With the backdrop of towering Pioneer and Twin Peaks and the surrounding Chugach Mountains, this agricultural community offers access to countless recreation opportunities in the Mat-Su Valley, just 40 miles north of Anchorage.
Born at the height of the Great Depression as part of President Franklin Roosevelt’s New Deal relief program to transplant struggling farmers from the Lower 48 to Alaska, Palmer is still known today for its agricultural roots. The town is famed for its 90-pound cabbages, seven-pound turnips, and other monster root vegetables, the result of the midnight sun that shines up to 20 hours a day during the summer.
THINGS TO DO
Palmer is striking because of its blend of farming community and alpine paradise: old red barns and fields of hay are bordered by knife-edged mountain peaks. The downtown area exudes a 1930s ambience; many of the historical buildings have been preserved right down to the antique furniture and wood floors.
The Palmer Museum and Visitor Center is housed in a rustic log cabin and tells the stories of the area's Alaska Native, gold rush, and agricultural history. Next door is the Palmer Showcase Garden, which showcases flowers and the area's famous oversized vegetables in the summer. Also held at the Showcase Garden during summer is Friday Fling, a weekly open-air market with local produce, art, crafts, food, and live music.
A block away is the Colony House Museum, an original farmhouse from the 1930s that was built during the settlement of Palmer. Today its eight rooms are still furnished with artifacts from that era. Guided tours of the museum are accompanied with fascinating stories of farmers adapting to raising crops in Alaska's short growing season.
Many visitors like to drive Palmer's back roads past original colony farms. Begin by heading 9 miles northeast on the Glenn Highway and then hop on Farm Loop Road. If it’s mid- to late summer, keep an eye out for roadside vegetable stands. In June, the town celebrates its roots with Colony Days, a three-day event featuring food, games, races, a farmer’s market, booths, and the popular and entertaining Colony Day Parade.
History and agriculture aren’t the only thing the town has to offer, though. Palmer is central to several day trip possibilities and activities, including hiking in the region’s many state parks, dogsledding, fishing, horseback riding, boating, ATV tours, flightseeing, and more.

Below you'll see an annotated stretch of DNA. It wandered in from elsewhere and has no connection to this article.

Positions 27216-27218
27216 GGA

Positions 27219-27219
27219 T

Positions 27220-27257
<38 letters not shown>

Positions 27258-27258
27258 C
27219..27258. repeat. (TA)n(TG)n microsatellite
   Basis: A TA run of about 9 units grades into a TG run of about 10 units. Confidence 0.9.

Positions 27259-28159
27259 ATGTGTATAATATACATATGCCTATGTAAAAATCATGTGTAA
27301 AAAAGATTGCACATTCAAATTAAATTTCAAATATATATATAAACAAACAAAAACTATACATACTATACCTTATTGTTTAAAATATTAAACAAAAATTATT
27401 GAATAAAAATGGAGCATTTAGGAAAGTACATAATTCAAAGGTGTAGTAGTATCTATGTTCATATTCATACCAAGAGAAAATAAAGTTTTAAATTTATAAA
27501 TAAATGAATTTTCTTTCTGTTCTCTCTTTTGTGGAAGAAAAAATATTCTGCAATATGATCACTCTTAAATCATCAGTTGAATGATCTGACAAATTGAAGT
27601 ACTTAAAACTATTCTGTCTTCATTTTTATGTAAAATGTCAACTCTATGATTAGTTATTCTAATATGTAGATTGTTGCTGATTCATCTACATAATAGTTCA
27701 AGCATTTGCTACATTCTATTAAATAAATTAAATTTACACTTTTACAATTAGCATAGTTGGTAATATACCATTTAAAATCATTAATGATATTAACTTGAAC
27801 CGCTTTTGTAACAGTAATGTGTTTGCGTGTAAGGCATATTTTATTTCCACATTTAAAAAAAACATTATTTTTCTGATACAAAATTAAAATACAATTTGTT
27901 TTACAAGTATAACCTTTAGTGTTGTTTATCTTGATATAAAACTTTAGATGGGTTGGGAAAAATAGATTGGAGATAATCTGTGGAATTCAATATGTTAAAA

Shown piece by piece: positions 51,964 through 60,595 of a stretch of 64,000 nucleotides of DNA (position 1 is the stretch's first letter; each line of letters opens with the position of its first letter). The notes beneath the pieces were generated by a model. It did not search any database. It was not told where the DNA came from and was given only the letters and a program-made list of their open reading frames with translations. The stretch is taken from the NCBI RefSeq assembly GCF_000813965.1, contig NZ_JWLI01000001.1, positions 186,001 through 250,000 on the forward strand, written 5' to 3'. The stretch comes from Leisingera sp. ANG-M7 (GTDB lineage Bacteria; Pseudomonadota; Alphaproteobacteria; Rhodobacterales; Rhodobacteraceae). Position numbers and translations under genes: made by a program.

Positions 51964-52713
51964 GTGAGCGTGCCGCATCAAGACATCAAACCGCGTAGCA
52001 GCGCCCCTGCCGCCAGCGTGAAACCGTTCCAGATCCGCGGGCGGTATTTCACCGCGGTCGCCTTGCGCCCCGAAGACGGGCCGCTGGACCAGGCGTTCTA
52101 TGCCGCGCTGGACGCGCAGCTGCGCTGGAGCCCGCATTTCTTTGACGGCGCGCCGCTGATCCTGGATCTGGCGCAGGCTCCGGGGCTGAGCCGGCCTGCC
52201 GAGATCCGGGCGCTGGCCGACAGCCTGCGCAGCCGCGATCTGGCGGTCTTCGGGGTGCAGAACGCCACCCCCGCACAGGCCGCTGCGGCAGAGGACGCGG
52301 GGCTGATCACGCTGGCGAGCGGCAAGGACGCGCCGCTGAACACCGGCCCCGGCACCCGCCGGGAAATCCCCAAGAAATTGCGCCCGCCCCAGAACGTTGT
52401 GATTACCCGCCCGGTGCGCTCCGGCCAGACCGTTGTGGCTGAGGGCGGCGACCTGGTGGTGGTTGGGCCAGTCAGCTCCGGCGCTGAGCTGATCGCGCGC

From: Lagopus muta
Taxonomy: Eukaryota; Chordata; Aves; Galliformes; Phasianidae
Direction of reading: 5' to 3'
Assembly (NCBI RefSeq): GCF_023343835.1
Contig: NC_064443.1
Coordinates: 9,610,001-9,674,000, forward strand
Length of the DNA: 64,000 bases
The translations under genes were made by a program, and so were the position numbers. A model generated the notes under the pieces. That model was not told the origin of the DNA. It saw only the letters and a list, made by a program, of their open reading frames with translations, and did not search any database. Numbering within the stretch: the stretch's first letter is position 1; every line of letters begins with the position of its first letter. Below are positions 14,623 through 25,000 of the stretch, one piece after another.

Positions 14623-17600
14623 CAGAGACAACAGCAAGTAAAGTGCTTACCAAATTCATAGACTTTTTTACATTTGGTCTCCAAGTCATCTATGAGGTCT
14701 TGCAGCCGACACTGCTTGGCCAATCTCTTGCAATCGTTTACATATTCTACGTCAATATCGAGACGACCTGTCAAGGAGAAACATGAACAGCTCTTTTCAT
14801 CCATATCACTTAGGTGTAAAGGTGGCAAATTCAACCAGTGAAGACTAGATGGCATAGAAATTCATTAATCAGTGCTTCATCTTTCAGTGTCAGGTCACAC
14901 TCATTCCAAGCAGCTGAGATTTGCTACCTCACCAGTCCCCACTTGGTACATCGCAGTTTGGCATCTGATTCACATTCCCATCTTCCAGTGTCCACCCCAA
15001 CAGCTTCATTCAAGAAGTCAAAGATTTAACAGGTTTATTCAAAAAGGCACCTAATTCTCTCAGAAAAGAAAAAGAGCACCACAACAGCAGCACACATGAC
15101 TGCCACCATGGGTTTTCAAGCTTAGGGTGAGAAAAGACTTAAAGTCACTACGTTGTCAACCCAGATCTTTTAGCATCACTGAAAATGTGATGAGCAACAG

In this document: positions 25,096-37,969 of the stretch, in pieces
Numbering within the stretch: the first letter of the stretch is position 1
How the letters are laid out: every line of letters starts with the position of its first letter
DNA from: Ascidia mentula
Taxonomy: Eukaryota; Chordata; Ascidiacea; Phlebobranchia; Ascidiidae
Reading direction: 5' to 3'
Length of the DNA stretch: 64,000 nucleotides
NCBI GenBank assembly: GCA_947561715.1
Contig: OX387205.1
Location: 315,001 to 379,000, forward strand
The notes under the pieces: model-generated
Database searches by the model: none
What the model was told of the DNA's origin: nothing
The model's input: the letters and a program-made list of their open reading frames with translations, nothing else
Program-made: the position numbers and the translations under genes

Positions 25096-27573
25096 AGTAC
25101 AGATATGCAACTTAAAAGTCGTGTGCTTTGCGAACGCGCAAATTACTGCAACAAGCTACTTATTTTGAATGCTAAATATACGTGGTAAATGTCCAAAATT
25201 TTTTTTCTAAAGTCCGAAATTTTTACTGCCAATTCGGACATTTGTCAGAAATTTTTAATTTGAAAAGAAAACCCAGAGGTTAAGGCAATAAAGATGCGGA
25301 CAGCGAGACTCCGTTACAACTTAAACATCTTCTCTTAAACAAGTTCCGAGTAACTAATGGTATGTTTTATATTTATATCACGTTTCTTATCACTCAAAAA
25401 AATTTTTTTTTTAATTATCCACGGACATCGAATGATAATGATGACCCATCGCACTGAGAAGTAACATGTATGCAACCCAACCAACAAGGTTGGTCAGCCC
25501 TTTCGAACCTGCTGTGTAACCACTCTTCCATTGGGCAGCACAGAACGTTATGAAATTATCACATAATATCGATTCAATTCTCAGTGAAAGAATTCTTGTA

HATCHER PASS AND INDEPENDENCE MINE STATE HISTORICAL PARK
To the north, Hatcher Pass Road leads to scenic Hatcher Pass and Independence Mine State Historical Park. Hatcher Pass is a stunning recreational area filled with panoramas of the Talkeetna Mountains, hiking trails, and gold mine artifacts including the 16 remaining buildings of Independence Mine.
Located at the head of the Knik River is Knik Glacier, an impressive glacier that is 3 miles wide at its face and more than 200 feet thick. Visitors can view the glacier several ways: on an air boat, in the seat of an all-terrain vehicle (ATV), or as part of a flightseeing trip - which gives you a birds-eye view of the glacier's stunning blue pools, jagged ice formations, and expansive surrounding mountains. Some trips include a glacier landing where you can take a short walk across the glacier ice and even ride go for a dogsled ride.
MUSK OX FARM
Three miles from downtown is the Musk Ox Farm, home of the only domestic herd of musk ox in the world. The farm raises musk ox to produce qiviut, the incredibly warm and soft fur made from the musk ox's undercoat. Tours are offered and the gift shop sells qiviut sweaters and hats.
The Reindeer Farm at Mile 11.5 of Old Glenn Highway is located on one of the area’s original farms. At the farm visitors can pet, photograph, and feed the reindeer and view resident moose and bison.
ALASKA STATE FAIR
Palmer’s most popular event is the annual Alaska State Fair, the state’s largest fair, a rollicking 12-day event around Labor Day. There’s live music including local and national bands, a carnival, hundreds of booths and food vendors, shows, and livestock and agriculture exhibits, including the giant vegetable weigh-off to see who grew the biggest pumpkins, cabbages, and more.
MATANUSKA RIVER PARK
Matanuska River Park is operated by the city of Palmer and is located less than a half-mile from the downtown area. The park features wooded campsites and a series of trails that winds around ponds and along the Matanuska River.
STAYING & EATING IN PALMER
Palmer is a full-service community with accommodations, restaurants, grocery stores, shops, gas stations, and other visitor services. Lodging options in Palmer include several hotels, motels, and inns in the downtown area, plus B&Bs, guest houses, vacation rentals, and wilderness lodges and cabins in the area surrounding town. There’s also a wide variety of state and privately-owned campgrounds and RV parks. A handful of restaurants, cafes, and several breweries are located in downtown Palmer.
Palmer was established as part of a New Deal relief program during the Great Depression. The mission was to transplant 200 struggling farming families from the Midwest to Alaska where they would cultivate a new agricultural economy.
In 1935, the down-on-their-luck families stepped off the Alaska Railroad in the Matanuska and Susitna Valleys, deemed suitable by the government for farming. The soil was rich by Alaska standards, but the growing season was just long enough for cool-weather grains and certain vegetables, leaving little margin for error. The farmers’ perseverance paid off, however, and today the Mat-Su Valley is Alaska’s breadbasket, producing 75 percent of the state’s total agriculture.
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